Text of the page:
I had a helpful meeting with Crossrail, which subsequently met the Guide Dogs for the Blind Association at my request. I am absolutely sure that Crossrail is sincere about trying to solve these problems, but it would be helpful to have in place a written plan, which is what a disability equality scheme amounts to, devised in conjunction with disabled people, particularly from the localities affected by Crossrail construction, so that the issues can be thought through before they arise.
I note that the Department for Transport equality scheme deals with policy issues rather than the practical problems to which I have referred, so I am not sure that it is really the answer to the issues that I am raising. Work already done on the construction code of practice and the planning memorandum will obviously be helpful, but the greatest benefits for disabled people would come from a disability equality scheme which has at its heart the involvement of local disabled people in its preparation. A recent survey of government departments was conducted to see what the impact of disability equality schemes introduced in December 2006 had been. These have now been in operation for about 18 months. Already, within the first year, government departments reported how helpful they had found disability equality schemes to be in focusing people’s minds on the issues that needed to be addressed. The aspect of disability equality schemes that they found most valuable was the involvement of disabled people, those likely to be affected, in their preparation.
I believe that there is a precedent for such a scheme in a similar case, that of the Olympic Delivery Authority. It has a disability equality scheme and a senior person working on these issues. If the Minister is not able to go all the way in accepting the amendment as drafted, it would be good to have an assurance that the Government will consult further with the Guide Dogs for the Blind Association and others in drafting the documents that I have referred to, namely the planning memorandum and the construction code of practice. If we could have an assurance that that would happen, it would go some way towards meeting the need that this amendment seeks to address. The greatest benefit would accrue if the need for a disability equality scheme could be written into the Bill.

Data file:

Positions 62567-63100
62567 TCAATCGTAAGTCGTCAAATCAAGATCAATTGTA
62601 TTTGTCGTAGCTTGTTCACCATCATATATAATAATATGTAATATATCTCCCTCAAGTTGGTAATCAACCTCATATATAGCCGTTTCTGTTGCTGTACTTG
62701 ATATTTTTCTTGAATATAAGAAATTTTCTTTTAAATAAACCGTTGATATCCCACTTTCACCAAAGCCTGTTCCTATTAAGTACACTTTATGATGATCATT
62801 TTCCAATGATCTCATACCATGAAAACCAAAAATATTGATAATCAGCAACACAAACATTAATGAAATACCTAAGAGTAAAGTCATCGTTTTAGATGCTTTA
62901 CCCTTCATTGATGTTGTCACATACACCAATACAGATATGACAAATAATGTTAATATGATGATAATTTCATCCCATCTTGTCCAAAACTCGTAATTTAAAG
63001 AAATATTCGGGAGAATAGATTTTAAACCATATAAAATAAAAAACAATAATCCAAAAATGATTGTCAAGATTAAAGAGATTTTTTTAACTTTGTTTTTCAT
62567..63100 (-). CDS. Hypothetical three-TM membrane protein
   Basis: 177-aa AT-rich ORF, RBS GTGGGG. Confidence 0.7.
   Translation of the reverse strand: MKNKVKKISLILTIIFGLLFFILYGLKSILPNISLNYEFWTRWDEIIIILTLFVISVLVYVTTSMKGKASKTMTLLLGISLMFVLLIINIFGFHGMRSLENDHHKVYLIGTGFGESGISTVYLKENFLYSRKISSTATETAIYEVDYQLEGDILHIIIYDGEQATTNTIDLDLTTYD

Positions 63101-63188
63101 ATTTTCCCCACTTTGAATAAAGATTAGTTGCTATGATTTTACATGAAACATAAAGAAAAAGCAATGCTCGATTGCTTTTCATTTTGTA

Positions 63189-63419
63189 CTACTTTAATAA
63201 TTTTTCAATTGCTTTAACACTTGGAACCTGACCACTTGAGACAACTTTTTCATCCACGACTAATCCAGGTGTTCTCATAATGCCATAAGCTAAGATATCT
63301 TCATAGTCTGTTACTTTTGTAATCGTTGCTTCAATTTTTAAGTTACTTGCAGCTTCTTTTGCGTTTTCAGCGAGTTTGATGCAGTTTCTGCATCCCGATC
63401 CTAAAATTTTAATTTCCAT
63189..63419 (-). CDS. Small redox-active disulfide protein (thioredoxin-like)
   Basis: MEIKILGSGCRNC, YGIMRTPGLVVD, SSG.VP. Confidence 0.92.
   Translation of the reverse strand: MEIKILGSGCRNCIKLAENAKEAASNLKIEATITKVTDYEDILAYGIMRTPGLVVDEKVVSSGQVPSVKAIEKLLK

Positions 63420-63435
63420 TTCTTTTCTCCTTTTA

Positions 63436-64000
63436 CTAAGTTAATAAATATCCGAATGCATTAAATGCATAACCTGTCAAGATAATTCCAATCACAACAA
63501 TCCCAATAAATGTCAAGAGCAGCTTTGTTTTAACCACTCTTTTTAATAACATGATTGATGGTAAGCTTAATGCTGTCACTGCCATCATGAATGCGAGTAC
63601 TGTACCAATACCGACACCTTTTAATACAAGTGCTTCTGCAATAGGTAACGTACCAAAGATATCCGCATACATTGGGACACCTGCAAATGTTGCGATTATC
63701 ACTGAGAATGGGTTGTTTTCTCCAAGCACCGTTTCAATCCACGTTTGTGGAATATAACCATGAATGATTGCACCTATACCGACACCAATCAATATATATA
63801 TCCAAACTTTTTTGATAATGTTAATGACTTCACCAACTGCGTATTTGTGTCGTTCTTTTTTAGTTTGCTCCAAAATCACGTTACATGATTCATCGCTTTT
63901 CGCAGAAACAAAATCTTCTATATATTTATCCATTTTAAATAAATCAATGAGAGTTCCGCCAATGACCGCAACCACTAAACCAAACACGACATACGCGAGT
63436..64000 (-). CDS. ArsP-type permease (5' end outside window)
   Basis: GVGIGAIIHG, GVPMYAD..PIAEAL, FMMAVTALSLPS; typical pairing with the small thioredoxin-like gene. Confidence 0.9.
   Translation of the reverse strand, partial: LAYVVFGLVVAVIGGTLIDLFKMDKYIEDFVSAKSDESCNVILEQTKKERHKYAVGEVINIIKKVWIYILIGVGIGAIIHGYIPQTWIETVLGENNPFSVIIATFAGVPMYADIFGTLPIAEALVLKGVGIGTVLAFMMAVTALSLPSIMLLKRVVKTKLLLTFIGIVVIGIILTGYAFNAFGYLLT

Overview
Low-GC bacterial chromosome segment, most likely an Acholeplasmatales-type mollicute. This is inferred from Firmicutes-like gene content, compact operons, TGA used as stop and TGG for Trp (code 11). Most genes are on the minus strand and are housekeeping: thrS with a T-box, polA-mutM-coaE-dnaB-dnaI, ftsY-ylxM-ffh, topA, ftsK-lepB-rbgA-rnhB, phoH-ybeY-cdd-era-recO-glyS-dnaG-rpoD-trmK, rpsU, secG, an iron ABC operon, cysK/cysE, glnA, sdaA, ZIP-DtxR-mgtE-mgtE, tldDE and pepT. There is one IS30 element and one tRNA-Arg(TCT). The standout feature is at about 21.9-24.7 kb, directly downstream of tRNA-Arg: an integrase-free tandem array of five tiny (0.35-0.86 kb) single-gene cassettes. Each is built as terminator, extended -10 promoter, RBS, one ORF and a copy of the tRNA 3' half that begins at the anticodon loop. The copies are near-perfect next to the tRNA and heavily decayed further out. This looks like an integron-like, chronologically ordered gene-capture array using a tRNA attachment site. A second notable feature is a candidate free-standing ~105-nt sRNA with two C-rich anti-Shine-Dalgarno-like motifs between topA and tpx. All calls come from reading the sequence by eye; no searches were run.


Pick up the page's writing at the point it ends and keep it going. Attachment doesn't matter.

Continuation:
Generally, it is vital that a senior officer of Crossrail should be responsible for making sure that the necessary steps are taken as the project goes on, thinking through new activities and their implications in advance, and dealing with specific issues as they arise. Disabled people, too, have lives to lead, jobs to go to and friends to visit. The barrier created by closing a local station will be much greater for them than it would be for ordinary members of the public. We owe it to them to make sure that they do not suffer disproportionately from all the Crossrail works that will take place over the next—I think—nine years. I hope the Minister will be able to reassure me that Crossrail will have strong leadership in place to deal with the questions that I raise.